Lawrence Walters, a partner in the law firm of Weston, Garrou, DeWitt & Walters, has been representing online casino interests since the mid-1990s. His clients have had a great deal of success convincing smaller and medium-sized media outlets to accept dot-net advertisements in recent years.
"(Dot-net advertising) has gotten many companies comfortable with the companies that are promoting online gambling," Walters said. "In fact we've had a few that have progressed from running dot-net ads to running dot-com ads."
As more advertising for online gambling appears, Walters asserts, Internet gambling will gain acceptance as a legitimate industry.
Bodog.com CEO Calvin Ayre has taken that idea to the extreme. Ayre, whose Costa Rica-based site offers online sports betting, online casino gambling and multi-player online poker, is always looking for ideas that will move his company into the mainstream of the entertainment industry.
"Calvin Ayre Wild Card Poker," a televised series of poker tournaments pitting Bodog players against professionals, recently aired across the country on Fox Sports Net. Ayre is also in the process of running a "battle of the Bands" promotion that will search for the best band in America and sign the group to a $1 million record contract. Ayre plans to air at least one televised reality series based on the contest to spread the company name. By mixing different forms of entertainment, Ayre plans to weave the Internet betting experience into the fabric of American culture.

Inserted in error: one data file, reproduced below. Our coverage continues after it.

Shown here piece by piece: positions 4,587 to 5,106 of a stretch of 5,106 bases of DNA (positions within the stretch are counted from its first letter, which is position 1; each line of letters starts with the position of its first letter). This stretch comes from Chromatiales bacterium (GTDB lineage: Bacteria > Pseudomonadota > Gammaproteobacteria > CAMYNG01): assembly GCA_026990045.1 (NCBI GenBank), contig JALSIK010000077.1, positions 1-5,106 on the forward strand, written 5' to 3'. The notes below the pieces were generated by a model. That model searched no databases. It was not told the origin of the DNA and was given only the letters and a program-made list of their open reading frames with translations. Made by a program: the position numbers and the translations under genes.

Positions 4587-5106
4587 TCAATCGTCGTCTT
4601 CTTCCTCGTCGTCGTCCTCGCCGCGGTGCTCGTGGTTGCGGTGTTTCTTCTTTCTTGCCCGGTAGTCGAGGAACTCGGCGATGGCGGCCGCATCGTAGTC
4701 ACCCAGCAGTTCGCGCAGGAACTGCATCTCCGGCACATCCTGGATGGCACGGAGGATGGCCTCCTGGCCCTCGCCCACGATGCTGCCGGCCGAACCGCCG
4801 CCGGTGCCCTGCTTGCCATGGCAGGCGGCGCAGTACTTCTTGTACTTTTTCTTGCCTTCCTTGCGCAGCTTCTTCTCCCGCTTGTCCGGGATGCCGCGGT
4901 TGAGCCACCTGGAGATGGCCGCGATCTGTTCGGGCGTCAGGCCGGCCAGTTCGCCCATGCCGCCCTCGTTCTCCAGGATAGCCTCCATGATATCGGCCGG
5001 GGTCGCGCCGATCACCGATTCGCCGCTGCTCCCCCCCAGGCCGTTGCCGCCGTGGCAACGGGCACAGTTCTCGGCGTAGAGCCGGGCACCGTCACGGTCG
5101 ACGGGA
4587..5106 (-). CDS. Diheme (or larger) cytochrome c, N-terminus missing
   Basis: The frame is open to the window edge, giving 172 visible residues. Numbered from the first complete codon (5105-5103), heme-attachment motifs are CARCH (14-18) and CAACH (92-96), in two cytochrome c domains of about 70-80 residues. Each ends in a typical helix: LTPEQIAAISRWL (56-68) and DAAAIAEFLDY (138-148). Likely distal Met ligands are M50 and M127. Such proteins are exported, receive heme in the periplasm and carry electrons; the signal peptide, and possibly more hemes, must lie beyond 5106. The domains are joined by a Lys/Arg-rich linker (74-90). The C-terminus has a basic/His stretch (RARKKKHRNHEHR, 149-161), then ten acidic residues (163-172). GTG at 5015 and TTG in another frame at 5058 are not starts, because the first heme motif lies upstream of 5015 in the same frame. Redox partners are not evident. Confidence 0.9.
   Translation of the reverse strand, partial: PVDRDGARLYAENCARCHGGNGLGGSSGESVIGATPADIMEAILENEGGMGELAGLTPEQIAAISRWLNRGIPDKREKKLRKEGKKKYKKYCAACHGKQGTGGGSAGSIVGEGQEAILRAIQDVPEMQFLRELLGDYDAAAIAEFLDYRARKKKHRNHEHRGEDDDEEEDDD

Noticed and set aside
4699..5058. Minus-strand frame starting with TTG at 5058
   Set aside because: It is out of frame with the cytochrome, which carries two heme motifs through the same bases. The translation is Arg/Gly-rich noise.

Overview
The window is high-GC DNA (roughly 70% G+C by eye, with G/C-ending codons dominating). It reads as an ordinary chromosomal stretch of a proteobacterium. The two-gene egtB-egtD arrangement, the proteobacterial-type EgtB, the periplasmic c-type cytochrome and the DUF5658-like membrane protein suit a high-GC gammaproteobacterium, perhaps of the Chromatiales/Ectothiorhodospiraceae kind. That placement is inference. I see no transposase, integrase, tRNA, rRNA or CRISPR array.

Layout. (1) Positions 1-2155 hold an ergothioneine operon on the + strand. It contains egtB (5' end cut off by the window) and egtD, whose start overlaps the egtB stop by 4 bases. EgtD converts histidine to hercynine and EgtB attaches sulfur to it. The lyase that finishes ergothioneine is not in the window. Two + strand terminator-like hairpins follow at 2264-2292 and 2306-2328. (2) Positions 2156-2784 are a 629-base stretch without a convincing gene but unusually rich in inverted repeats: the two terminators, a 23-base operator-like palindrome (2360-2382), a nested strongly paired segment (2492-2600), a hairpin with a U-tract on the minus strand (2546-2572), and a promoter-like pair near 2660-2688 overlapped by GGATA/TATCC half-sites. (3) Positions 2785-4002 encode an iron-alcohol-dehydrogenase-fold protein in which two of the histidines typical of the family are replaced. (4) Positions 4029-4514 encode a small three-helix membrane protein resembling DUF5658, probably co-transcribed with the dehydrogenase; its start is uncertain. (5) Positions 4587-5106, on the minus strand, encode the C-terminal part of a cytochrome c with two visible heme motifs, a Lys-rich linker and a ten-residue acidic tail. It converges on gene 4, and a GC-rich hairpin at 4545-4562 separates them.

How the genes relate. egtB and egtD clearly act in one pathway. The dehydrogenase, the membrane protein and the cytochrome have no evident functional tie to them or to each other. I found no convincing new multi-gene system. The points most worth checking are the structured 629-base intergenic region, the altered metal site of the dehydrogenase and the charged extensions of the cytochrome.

The Internet gaming industry has already begun that shift into the mainstream of society with the flotation of PartyGaming stock on the London Stock Exchange less than a year ago.
Using history as a guide, it seems highly unlikely that Congress will be able to stamp out Internet gambling. Napster gave Internet users the ability to download music for free in 1999. While the government ruled that use of its services was illegal just a few years later, the public had grown accustomed to getting its music online. The market adjusted to regulations set by Congress, and people continue to download music over the Internet today.
A survey by the American Gaming Association released earlier this month revealed that the number of people who gambled online doubled last year. Despite the industry's rapid growth and the popular belief that the federal government should not stop people from playing poker on the Internet, online gambling still faces political uncertainty. The question is, will Congress use the early 20th century model and prohibit Internet gaming, or will it look to the early 21st and find a way to regulate the industry?
Lessig and many others at GIGSE believe that if you're an Internet gaming enthusiast, the best way to ensure the latter is to let your congressional representatives know what you believe.
In his previous life, Aaron Todd was a sports journalist by day and a poker player by night. He can now be found covering the poker beat for Casino City and making horrendously unsuccessful bluffs in his home game. Write to Aaron at